Constructive Dismissal

Repudiation or Termination – Introduction

There is a difference between an assertion of repudiation and termination. Repudiation is an assertion that the employment “contract” has been violated by the conduct of the employer. An allegation of termination is that the conduct has brought about the end of the working relationship. There is no distinction where the relationship is a common law one. Many cases speak to the conduct to support a constructive termination as “repudiation”. There is often used where the distinction is of no consequence.

If there is an existing written contract, which for example, sets out a defined severance obligation, the difference is meaningful. An assertion of repudiation, if successful, will release the employee from the terms of the contract and their claim will be based on common law.

An allegation of termination will allow the employee to claim that the agreement is just that, ended by the questioned conduct, in which case, the damages will follow the contracted term.

It goes without saying that the issue of repudiation must be pleaded to allow for the submission to be made, and, further, that the onus rests upon the advocate of this submission. 1 It is a significant defence as it allows the successful objector to avoid the consequences of the termination clause, or any other term of the contract. If so, the claim will be adjudicated by common law principles.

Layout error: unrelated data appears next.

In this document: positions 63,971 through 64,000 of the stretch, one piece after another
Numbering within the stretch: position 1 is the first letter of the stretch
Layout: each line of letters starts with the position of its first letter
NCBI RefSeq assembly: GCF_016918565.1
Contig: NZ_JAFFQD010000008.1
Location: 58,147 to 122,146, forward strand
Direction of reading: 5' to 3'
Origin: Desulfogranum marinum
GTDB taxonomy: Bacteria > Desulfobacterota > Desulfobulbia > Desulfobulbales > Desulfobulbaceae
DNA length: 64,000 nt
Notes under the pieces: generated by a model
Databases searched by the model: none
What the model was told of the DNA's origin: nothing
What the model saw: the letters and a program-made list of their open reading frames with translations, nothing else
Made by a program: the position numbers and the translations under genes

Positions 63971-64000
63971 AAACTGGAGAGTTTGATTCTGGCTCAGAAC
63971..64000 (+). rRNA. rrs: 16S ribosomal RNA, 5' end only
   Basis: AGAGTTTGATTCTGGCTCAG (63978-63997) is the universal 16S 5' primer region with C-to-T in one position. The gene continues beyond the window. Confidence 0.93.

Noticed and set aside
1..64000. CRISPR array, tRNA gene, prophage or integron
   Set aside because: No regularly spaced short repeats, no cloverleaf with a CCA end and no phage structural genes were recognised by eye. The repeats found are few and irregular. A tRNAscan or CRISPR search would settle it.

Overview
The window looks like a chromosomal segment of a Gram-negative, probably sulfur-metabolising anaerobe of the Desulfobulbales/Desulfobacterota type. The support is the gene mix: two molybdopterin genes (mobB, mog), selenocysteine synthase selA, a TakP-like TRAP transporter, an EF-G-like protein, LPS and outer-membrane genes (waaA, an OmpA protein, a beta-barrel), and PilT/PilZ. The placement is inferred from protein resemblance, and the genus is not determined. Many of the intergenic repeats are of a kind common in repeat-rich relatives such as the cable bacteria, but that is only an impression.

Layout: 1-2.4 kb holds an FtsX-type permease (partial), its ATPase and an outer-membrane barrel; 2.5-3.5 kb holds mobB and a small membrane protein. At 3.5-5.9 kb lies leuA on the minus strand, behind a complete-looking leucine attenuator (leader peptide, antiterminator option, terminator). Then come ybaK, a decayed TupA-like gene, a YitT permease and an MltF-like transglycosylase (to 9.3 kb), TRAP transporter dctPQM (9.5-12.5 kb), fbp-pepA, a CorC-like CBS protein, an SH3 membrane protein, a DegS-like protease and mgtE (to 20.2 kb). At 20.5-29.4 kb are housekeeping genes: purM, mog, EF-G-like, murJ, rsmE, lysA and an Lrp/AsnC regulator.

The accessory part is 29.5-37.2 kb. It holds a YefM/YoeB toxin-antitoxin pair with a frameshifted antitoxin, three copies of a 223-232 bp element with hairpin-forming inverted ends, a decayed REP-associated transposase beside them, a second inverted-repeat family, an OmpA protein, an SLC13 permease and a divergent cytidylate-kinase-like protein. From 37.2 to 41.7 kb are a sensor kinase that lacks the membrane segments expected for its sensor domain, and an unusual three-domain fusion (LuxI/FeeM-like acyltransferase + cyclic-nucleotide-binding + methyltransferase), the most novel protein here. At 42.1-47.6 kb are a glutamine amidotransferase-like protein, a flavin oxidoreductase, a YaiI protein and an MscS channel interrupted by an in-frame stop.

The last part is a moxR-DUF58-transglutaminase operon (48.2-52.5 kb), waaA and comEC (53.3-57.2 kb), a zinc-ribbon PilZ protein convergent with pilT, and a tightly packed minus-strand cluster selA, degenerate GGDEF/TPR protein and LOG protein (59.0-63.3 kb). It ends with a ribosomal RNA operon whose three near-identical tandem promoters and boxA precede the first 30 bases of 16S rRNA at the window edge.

There will be two building blocks to the success of such an argument. The first is to prove that the conduct of the employer has ended the relationship and further that the innocent party has clearly and unequivocally communicated this position of repudiation, as opposed to just termination, to its counterpart. The law in Ontario notes that the conduct may have been such to reach termination grade, but not the higher level required for repudiation. The most recent case in B.C., decided in early 2024, after this most current Ontario review in 2023, a case which is not referenced in the reasons, does not make this graded distinction.

Prudent judgment should be taken in electing to argue repudiation as its success will allow the claim to be assessed on common law ground. In certain situations, the contract remedy may provide better compensation. It will be possible to argue termination, but not repudiation, governed by the employee’s response at the time of the event. It is an election which is not reversible.

The wording of the objection made by the innocent party will be critical. Should for example, the employee be demoted, the response may be “I treat the agreement as terminated”, in which event, the damage claim will follow the contracted term. If the response is “I assert the contract is repudiated”, then the successful claim will be judged on common law principles and not the contract. This will be the election to be made by the innocent party. It must be made within a "reasonable time" from the date of the violation.